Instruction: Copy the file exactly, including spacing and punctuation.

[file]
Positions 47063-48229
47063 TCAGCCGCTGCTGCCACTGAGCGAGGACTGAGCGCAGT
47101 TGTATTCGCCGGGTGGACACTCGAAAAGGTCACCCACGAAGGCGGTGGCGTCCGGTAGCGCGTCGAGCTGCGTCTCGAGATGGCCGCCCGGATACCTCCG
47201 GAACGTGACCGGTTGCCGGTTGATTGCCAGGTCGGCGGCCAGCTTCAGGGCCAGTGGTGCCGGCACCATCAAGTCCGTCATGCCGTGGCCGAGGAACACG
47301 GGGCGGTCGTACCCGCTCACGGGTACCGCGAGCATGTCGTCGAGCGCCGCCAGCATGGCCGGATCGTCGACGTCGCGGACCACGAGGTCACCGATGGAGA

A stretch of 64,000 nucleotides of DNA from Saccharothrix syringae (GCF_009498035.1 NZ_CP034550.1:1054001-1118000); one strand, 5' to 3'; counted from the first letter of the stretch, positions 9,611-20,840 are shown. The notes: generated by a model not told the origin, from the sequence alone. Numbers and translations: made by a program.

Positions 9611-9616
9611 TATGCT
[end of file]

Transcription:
Positions 47063-48229
47063 TCAGCCGCTGCTGCCACTGAGCGAGGACTGAGCGCAGT
47101 TGTATTCGCCGGGTGGACACTCGAAAAGGTCACCCACGAAGGCGGTGGCGTCCGGTAGCGCGTCGAGCTGCGTCTCGAGATGGCCGCCCGGATACCTCCG
47201 GAACGTGACCGGTTGCCGGTTGATTGCCAGGTCGGCGGCCAGCTTCAGGGCCAGTGGTGCCGGCACCATCAAGTCCGTCATGCCGTGGCCGAGGAACACG
47301 GGGCGGTCGTACCCGCTCACGGGTACCGCGAGCATGTCGTCGAGCGCCGCCAGCATGGCCGGATCGTCGACGTCGCGGACCACGAGGTCACCGATGGAGA

A stretch of 64,000 nucleotides of DNA from Saccharothrix syringae (GCF_009498035.1 NZ_CP034550.1:1054001-1118000); one strand, 5' to 3'; counted from the first letter of the stretch, positions 9,611-20,840 are shown. The notes: generated by a model not told the origin, from the sequence alone. Numbers and translations: made by a program.

Positions 9611-9616
9611 TATGCT